First, cut the orange into fourths and the celery stalk into smaller pieces.

Then make sure that the garlic is peeled and ready to go.

Once that’s done, rinse your whole duck to clean the skin and the meat before patting it dry.

Then poke the skin with a fork, being careful not to puncture the meat.

If you do stab the meat, then it could dry it out and no one wants that.

Mix all the dry seasoning and rub it onto the duck.

Make sure to coat the outside and inside thoroughly.

Then stuff the orange, garlic and celery into the cavity of the duck.

Fold the neck skin over to seal the cavity and use a skewer to secure it.

For the grill, you will need a drip pan underneath the duck unless you want to create a huge mess in the bottom of your grill.

You can use a gas grill or charcoal with the drip pan.

If you use charcoal, you’ll need to add new briquettes every hour while cooking.

If you use a gas grill, warm it up by blasting the heat on high for a few minutes, then reduce to medium-low heat for cooking.

Place the duck breast-side up and cook for an hour and a half.

Take the drip pan out to drain.

If you want, you can save some of the drippings to pour over the duck to get a nice, crispy, fatty skin.

Once the drip pan is replaced, turn the duck over and cook for another hour or so.

Check the meat after half an hour and then check every 10 minutes.

Once it’s tender, you can take the bird out of the grill.

Again, you can pour the duck fat over it and then cook for another ten minutes to crisp the skin.

Once it’s off the grill, let it sit for about 15 minutes before carving.

You can toss the orange and celery pieces, but save the roasted garlic if you want to use it for anything else.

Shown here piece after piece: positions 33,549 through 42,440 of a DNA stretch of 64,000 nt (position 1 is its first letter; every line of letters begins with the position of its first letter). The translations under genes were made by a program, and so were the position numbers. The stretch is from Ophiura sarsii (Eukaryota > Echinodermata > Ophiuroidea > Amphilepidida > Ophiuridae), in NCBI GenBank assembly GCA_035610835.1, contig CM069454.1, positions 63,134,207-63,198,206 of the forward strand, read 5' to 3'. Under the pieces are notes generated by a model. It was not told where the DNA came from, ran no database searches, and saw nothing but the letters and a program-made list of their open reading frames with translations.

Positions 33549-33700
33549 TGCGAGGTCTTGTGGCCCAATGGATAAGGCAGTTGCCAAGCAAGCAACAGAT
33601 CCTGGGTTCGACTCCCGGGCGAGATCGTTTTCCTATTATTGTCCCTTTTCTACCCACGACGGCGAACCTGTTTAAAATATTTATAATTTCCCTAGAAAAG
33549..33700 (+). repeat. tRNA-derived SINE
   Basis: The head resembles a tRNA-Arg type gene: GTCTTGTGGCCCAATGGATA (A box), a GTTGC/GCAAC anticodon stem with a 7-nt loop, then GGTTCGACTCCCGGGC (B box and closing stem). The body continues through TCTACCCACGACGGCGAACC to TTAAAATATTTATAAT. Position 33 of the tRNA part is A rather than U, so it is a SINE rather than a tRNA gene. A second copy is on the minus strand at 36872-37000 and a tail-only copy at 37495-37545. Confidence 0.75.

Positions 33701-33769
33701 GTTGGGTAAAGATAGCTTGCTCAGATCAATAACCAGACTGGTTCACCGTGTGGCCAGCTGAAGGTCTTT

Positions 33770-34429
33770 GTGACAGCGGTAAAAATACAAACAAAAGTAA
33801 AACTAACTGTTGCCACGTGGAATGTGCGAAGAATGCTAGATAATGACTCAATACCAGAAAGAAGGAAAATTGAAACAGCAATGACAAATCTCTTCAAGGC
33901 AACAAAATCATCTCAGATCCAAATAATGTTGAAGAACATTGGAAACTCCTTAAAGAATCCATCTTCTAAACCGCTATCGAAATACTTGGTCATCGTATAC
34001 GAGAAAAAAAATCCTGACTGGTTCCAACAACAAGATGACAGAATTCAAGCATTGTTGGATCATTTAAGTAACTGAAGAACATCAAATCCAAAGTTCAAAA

Throw the quail on the grillGrillinggirlblog.com

Quail

If game meats are more your thing, then quail is a fantastic option.

Quail may be small in size, but they make up for in flavor and presentation.

While bringing out a big bird for the whole family is impressive, having a whole bird for each of your guests is e-quail-ly stunning (sorry).

This recipe comes from Texas, so don’t mess with it.

IngredientsIngredients

  • Whole quails (as many as you need)
  • Two ounces olive oil
  • Two garlic cloves (minced)
  • Two tbsp creole seasoning
  • Several sprigs of thyme
  • Several sprigs of rosemary
  • Several sprigs of oregano
  • Several sprigs of cilantro

Preparation

Mix the herbs and oil together. Soak the quails overnight, or for at least three hours (to lessen the fat content).

Sprinkle Creole seasoning on each side of the birds.

A light coating of Creole seasoning is best, otherwise it overwhelms the taste of the meat.

Grill on high heat for five to ten minutes until cooked.

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Throw the chicken on the grillWeber.com

Chicken

We know what you’re thinking.

Yes, chicken is another “boring” bird, but we’re not talking about throwing some wings on the grill or even chicken breasts.

Instead, up your grill game by roasting a whole chicken all at once.

If you enjoy a challenge, then you’ll love this Sicilian recipe.

IngredientsIngredients

  • One whole chicken
  • Seven garlic cloves
  • Two tsp Kosher salt
  • Two tbsp lemon juice
  • Six tbsp olive oil
  • ½ cup lemon juice (for chicken)
  • ¼ cup olive oil (for chicken)
  • One tbsp regular salt
  • ½ tsp ground black pepper

Preparation

Before you prep the chicken, you will want to make a “Mediterranean Drizzle.”

This drizzle consists of six tablespoons olive oil, one pressed clove of garlic, Kosher salt and two tablespoons lemon juice.

First, grind the salt and garlic together into a paste and then add lemon juice and finally the oil.

For the chicken, you will be cooking on the grill, but not over an open flame.

Instead, have one side on medium-high heat, or one half with lit briquettes, and place the chicken on the other side that’s not lit.